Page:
Boys grow up hearing what it means to be a man from countless sources, some more constructive than others.
A bisexual college student has penned an essay exploring his own journey to discovering what masculinity means to him. It is a struggle of gender norms and expectations that men of all sexual orientations can probably relate to on some level.
“For the first 19 years of my life, I lived under the impression that in order to be recognized as an equal to other men, I had to fit the mold. It was the small details — the words I said, the way I behaved and the things I did — that made me self-conscious of my own identity,” writes 19-year-old Allen Pham, in an article titled “What does it mean to be a man?” for Daily Trojan, the student newspaper of the University of Southern California.
He describes a childhood marked by feeling different due to his interest in things like Easy-Bake Ovens and musicals over Hot Wheels and handball.
“In elementary school, it became difficult to assert myself in the group of boys I thought were ‘cool,’ and I hated knowing that I couldn’t fit in with the group no matter how hard I tried,” he continues.
He would finally meet a male friend who could relate to at the start of middle school, a friend of a friend.
“It was a friendship that made one of the biggest differences in my life,” Pham remembers. “We didn’t play basketball or Runescape. Instead, we raved over pop music together and got matching Lady Gaga wristbands from Hot Topic. That boy, my first male companion, became more than just a friend. And because of him, I discovered my sexuality.”
Still, to most others he tried to fit in, pretending to care about whatever the other boys did, in order to prove his masculinity. He carried on with this behavior through high school, although eventually he found some friends he could be himself around.
“I found a great group of male friends who I could confide in, who didn’t care if I was gay or straight or bi, and who I could talk to about our common interests. I could be me, and I liked it. But I continued to carry my misconception of masculinity into college,” he writes.
He explains how college life changed him after he was able to come out to his fraternity brothers, in spite of his fears.
“Like any other freshman who arrived at USC, I was desperate for a new beginning. Though I told other people I wasn’t interested in joining greek life, I was. Being heteronormative sounded like a great idea when it came to meeting new people.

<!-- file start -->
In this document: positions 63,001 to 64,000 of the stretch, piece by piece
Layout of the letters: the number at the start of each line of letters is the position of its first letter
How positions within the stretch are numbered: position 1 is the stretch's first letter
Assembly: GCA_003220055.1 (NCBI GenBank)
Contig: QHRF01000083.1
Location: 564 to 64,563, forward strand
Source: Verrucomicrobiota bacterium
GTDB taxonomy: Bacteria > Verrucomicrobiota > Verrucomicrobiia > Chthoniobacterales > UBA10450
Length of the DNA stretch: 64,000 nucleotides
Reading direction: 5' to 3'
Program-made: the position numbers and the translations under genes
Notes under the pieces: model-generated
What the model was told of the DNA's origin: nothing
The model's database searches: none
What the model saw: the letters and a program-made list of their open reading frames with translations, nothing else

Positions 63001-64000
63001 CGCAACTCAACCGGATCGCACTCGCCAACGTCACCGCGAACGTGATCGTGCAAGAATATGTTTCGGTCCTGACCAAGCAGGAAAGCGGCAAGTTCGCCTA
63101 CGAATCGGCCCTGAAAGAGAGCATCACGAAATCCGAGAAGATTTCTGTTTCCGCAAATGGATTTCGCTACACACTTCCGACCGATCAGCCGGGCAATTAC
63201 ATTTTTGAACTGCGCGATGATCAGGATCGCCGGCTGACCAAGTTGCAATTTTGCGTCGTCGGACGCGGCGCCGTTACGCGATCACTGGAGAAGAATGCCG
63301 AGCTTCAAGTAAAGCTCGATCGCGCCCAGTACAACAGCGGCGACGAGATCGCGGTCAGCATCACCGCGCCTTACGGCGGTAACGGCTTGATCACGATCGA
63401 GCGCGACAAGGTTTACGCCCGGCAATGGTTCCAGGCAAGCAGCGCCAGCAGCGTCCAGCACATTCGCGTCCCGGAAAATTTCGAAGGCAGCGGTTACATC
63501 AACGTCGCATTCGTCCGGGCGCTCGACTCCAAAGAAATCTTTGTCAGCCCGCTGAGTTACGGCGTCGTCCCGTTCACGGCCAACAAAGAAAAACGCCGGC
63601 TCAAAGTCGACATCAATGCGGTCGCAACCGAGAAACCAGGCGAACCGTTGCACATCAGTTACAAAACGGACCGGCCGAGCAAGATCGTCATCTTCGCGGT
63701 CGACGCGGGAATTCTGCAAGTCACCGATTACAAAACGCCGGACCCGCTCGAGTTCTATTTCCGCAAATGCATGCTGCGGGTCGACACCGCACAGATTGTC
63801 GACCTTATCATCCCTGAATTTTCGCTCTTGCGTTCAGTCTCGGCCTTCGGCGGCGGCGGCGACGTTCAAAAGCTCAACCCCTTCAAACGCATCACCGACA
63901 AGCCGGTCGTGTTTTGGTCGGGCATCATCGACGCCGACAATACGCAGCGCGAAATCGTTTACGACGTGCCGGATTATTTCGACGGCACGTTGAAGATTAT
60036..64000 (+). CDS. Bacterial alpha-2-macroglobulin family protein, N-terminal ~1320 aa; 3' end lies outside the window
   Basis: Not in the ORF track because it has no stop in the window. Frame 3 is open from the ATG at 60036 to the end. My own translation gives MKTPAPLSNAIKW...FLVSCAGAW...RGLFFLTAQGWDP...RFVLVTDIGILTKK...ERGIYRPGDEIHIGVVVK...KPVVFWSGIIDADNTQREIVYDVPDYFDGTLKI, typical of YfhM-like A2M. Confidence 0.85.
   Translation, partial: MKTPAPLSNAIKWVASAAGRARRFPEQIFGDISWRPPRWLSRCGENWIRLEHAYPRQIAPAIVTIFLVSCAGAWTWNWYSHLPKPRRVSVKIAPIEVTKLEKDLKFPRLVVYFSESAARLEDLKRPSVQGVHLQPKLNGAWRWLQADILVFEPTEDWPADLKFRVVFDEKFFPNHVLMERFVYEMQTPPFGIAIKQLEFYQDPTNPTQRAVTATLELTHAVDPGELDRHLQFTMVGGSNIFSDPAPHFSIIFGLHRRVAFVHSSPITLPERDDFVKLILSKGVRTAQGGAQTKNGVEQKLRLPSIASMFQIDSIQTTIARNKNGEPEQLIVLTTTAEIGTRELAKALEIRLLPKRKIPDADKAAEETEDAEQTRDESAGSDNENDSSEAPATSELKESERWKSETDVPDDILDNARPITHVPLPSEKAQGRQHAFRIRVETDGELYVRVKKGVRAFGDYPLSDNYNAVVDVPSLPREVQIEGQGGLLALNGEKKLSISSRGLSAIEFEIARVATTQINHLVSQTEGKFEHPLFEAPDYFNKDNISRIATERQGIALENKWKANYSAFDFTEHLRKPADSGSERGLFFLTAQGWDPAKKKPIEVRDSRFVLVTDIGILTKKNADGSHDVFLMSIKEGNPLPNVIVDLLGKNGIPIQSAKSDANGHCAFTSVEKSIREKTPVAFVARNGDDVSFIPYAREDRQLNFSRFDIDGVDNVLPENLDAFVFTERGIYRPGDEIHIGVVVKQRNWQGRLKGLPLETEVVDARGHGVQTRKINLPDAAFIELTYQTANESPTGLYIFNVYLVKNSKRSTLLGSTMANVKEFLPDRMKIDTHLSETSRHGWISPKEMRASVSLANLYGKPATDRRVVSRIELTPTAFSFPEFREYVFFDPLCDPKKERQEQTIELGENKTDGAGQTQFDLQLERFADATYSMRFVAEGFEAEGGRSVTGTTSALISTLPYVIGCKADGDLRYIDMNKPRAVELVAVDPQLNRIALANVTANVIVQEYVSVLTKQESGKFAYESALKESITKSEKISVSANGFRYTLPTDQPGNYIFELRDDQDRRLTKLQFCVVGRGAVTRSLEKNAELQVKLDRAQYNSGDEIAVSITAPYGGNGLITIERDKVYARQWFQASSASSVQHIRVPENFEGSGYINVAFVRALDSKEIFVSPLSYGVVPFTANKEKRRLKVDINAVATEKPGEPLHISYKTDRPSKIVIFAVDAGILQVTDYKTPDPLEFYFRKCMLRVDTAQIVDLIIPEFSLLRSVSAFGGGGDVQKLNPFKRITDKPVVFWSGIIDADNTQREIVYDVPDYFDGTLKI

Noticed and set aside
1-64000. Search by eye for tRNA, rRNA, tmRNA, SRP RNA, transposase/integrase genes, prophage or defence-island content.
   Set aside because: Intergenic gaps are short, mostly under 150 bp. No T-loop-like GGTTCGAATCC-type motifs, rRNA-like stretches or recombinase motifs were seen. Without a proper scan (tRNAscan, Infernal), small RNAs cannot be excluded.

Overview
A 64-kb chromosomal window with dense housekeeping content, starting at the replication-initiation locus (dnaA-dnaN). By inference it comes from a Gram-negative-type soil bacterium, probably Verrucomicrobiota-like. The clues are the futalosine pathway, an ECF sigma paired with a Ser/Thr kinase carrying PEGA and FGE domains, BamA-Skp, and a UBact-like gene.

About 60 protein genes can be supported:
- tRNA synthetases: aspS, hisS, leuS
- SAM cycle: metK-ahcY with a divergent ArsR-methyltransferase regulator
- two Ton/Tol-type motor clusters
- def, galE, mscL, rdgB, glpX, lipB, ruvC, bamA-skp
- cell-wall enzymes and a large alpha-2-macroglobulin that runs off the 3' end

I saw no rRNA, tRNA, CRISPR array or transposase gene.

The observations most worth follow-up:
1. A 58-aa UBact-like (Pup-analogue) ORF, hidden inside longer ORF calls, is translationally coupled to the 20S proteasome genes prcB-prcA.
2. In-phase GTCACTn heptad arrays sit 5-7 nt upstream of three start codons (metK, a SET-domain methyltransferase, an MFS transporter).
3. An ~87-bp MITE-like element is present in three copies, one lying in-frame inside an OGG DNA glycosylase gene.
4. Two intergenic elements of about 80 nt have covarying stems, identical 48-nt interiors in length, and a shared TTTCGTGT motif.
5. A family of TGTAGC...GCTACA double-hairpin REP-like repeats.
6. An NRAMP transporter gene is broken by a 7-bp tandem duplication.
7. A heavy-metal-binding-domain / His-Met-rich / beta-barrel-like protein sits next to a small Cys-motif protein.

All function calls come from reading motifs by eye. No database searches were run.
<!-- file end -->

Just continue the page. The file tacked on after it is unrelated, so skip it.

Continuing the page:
“In some serendipitous way, this past year in college changed my life and, in turn, my perception of the idea of masculinity. When I finally came out to my fraternity brothers about my sexual orientation and my current relationship, I was petrified of the judgment I’d face. Would they chastise me? Would they isolate me from our group?
“Surprisingly, it was different. For the first time in college, a group celebrated my differences. They supported me. They made me feel safe to be myself. They accepted me. And because of that, I was finally able to accept myself.”
He goes on to explain that he has become more aware of the bigger issues at play in society now, such as women’s issues, that interact with how we perceive what it means to be a man. His views have now changed.
“When a friend asked me what I thought it meant to be a man last semester, my views began to change radically…Three fundamental traits of masculinity are courage, independence and assertiveness. To be a man in the 21st century does not mean that you have to be hypersexual. It does not mean you can’t cry. And it does not mean that you have to mask your feelings or your true self. True masculinity embraces these three traits in all different, encompassing ways.”
He concludes by encouraging his fellow men to know it’s okay to be vulnerable, it’s okay to come out, and it’s even okay to question your masculinity.
“Be proud of who you are, stand up for what you believe in and don’t hide yourself in the shadows. You are masculine in your own right, in your own way. And you will be the man you want to be. I believe in you,” he says.